Rationale Pulmonary non-tuberculous mycobacterial (PNTM) disease has increased over the past several decades, especially in older women. Abnormal mucociliary clearance and abnormal nasal nitric oxide (nNO) have been associated with PNTM disease in other patient cohorts. Mucociliary clearance can be affected by NO-cyclic guanosine monophosphate signalling and, therefore, modulation of the pathway may be possible with phosphodiesterase inhibitors such as sildenafil as a novel therapeutic approach.
Objective To define ex vivo characteristics of PNTM disease affected by sildenafil.
Methods Subjects with PNTM infections were recruited into an open-label dose-escalation trial of sildenafil. Laboratory measurements and mucociliary measurements—ciliary beat frequency, nNO and 24-hour sputum production—were collected throughout the study period. Patients received sildenafil daily during the study period, with escalation from 20 to 40 mg three times per day.
Measurements and main results Increased ciliary beat frequency occurred after a single dose of 40 mg sildenafil and after extended dosing of 40 mg sildenafil. The increase ciliary beat frequency was not seen with 20 mg sildenafil dosing. There were no changes in sputum production, nNO production, Quality of Life-Bronchiectasis-NTM module (QOL-B-NTM) questionnaire or the St George’s Respiratory Questionnaire during the study period.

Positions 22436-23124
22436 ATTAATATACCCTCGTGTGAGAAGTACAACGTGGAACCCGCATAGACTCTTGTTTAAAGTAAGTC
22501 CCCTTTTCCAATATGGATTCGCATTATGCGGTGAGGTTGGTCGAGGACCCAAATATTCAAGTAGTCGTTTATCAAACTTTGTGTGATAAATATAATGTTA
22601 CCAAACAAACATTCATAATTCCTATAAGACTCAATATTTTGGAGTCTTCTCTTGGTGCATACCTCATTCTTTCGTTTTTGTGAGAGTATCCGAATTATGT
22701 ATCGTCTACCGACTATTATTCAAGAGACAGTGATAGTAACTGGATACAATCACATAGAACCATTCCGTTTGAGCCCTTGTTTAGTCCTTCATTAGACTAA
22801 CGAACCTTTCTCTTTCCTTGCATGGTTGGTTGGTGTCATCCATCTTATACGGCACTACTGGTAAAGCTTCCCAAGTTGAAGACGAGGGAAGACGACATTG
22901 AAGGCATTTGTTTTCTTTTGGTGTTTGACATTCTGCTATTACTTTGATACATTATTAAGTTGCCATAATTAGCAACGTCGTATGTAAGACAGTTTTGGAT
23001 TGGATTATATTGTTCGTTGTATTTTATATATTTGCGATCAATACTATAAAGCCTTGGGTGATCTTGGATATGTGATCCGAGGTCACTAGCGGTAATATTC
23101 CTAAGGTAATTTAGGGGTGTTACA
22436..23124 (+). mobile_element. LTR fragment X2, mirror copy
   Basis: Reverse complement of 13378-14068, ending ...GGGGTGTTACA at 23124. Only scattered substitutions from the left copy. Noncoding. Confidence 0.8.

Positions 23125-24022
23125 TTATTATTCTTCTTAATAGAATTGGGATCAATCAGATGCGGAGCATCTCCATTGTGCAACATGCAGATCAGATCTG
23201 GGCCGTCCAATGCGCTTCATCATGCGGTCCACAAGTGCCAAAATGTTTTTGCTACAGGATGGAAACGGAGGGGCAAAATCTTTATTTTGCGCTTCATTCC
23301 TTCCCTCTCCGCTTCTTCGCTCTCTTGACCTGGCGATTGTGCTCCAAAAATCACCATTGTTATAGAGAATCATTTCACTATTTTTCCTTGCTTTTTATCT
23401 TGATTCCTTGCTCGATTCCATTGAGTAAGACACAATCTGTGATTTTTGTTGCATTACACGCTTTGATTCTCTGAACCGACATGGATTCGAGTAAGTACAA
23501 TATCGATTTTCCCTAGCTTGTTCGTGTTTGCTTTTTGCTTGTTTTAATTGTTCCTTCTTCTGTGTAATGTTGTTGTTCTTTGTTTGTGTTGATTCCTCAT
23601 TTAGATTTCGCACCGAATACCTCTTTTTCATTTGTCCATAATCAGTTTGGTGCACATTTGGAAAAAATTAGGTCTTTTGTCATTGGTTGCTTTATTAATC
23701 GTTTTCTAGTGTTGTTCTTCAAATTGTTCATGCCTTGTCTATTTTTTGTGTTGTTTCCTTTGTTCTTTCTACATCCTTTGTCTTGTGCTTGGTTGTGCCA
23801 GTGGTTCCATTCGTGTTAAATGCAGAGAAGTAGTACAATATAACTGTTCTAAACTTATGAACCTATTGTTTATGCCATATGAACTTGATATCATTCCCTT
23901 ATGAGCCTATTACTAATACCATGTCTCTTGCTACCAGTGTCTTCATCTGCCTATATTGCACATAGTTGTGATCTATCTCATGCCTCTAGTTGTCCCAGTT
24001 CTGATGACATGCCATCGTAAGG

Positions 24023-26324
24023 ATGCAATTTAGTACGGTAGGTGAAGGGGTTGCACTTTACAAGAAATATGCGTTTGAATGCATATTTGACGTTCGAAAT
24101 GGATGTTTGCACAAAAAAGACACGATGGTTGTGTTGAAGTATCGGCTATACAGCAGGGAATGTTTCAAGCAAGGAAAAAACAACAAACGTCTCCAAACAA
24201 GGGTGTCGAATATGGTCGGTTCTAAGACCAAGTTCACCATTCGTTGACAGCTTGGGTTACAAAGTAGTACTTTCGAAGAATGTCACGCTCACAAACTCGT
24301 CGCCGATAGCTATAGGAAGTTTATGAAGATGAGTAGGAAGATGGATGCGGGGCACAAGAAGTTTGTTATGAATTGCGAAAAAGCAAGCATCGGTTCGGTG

Conclusion Sildenafil, 40 mg, increased ciliary beat frequency acutely as well as with extended administration.
- airway epithelium
- atypical mycobacterial infection
- respiratory infection
- rare lung diseases
- opportunist lung infections
- innate immunity
This is an open access article distributed in accordance with the Creative Commons Attribution Non Commercial (CC BY-NC 4.0) license, which permits others to distribute, remix, adapt, build upon this work non-commercially, and license their derivative works on different terms, provided the original work is properly cited, appropriate credit is given, any changes made indicated, and the use is non-commercial. See: http://creativecommons.org/licenses/by-nc/4.0/.
Statistics from Altmetric.com
- airway epithelium
- atypical mycobacterial infection
- respiratory infection
- rare lung diseases
- opportunist lung infections
- innate immunity
What is the key question?
Is the previously identified ex vivo reduction in ciliary beat frequency in pulmonary non-tuberculous mycobacterial disease capable of being modified in vivo, or is the phenomena limited solely to the ex vivo setting?
What is the bottom line?